What should we know when caring for senior pets?
Our pets are part of our family and lives and we want to give them the best care possible.
“Getting old” can be different for different pets. For example, cats are considered senior when they reach 7-8 years old. Large dog breeds have shorter lifespans in general so they would become senior sooner than small dog breeds that tend to live longer.
The myth that one dog year is 7 human years has been debunked so you should not believe that. Every dog breed is unique and the lifespan depends on genetics. Also, some cat breeds have different lifespans.
Keep in mind that age and getting older is not a disease. Yes, many older animals tend to develop health issues, but as we mentioned above, they are part of our family and we need to be beside them in their golden years.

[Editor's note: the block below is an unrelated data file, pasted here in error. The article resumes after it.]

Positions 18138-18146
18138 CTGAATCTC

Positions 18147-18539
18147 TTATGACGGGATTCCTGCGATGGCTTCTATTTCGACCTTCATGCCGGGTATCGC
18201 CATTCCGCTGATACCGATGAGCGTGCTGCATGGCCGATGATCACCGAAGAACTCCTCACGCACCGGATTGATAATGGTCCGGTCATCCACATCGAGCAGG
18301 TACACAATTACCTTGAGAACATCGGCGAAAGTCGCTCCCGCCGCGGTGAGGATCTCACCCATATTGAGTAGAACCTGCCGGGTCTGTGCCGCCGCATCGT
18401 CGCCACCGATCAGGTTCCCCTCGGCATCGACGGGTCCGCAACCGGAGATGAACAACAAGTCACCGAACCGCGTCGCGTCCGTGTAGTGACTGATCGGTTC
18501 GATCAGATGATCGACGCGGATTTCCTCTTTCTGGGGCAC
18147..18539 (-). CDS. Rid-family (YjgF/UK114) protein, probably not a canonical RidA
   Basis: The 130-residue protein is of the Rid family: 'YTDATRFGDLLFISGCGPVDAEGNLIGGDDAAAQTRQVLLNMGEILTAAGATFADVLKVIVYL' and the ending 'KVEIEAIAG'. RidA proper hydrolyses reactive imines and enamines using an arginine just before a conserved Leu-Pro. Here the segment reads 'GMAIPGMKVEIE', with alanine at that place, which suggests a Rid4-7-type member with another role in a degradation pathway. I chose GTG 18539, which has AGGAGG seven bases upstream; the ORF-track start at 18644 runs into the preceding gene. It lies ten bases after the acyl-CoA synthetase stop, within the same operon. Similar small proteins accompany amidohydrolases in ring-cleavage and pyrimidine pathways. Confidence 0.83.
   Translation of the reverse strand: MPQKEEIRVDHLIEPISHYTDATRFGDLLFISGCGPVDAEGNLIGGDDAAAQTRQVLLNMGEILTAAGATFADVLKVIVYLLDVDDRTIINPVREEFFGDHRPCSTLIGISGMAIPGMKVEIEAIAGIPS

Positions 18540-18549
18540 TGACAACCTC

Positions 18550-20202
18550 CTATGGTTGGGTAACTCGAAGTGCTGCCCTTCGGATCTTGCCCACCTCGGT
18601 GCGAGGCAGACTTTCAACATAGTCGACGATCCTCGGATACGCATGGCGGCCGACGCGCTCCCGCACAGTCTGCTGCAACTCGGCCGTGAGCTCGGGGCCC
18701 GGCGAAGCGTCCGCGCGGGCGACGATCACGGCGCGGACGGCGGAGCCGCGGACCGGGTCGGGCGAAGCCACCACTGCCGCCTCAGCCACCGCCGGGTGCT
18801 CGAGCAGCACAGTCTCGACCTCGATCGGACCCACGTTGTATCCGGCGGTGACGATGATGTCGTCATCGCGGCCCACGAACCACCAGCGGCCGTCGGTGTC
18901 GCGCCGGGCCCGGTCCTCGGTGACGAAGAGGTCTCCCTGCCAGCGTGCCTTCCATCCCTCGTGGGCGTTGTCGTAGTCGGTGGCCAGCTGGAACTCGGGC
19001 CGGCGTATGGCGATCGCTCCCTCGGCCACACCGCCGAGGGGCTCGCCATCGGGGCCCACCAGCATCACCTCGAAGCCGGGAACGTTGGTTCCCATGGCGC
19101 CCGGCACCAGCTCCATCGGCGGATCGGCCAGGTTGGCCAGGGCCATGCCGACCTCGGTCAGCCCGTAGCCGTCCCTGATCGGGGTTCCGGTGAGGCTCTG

If you want to learn more about how to modify your home to be suitable for your senior pet, the article by Porch.com has some
We prepared an infographic on what are the essentials for caring for senior pets. Don’t be afraid when your dog or a cat starts losing their sight or hearing. Or if they develop osteoarthritis and have trouble moving. They are more afraid of these changes and we need to provide emotional support too. Cuddle your senior pet more. Tell them that they are a good boy or a good girl, give them healthy treats (suitable for seniors) and love them forever!
Get this as a poster for your clinic or classroom! Order HERE!
If you liked this article, read “Pet Emergency” on our blog.
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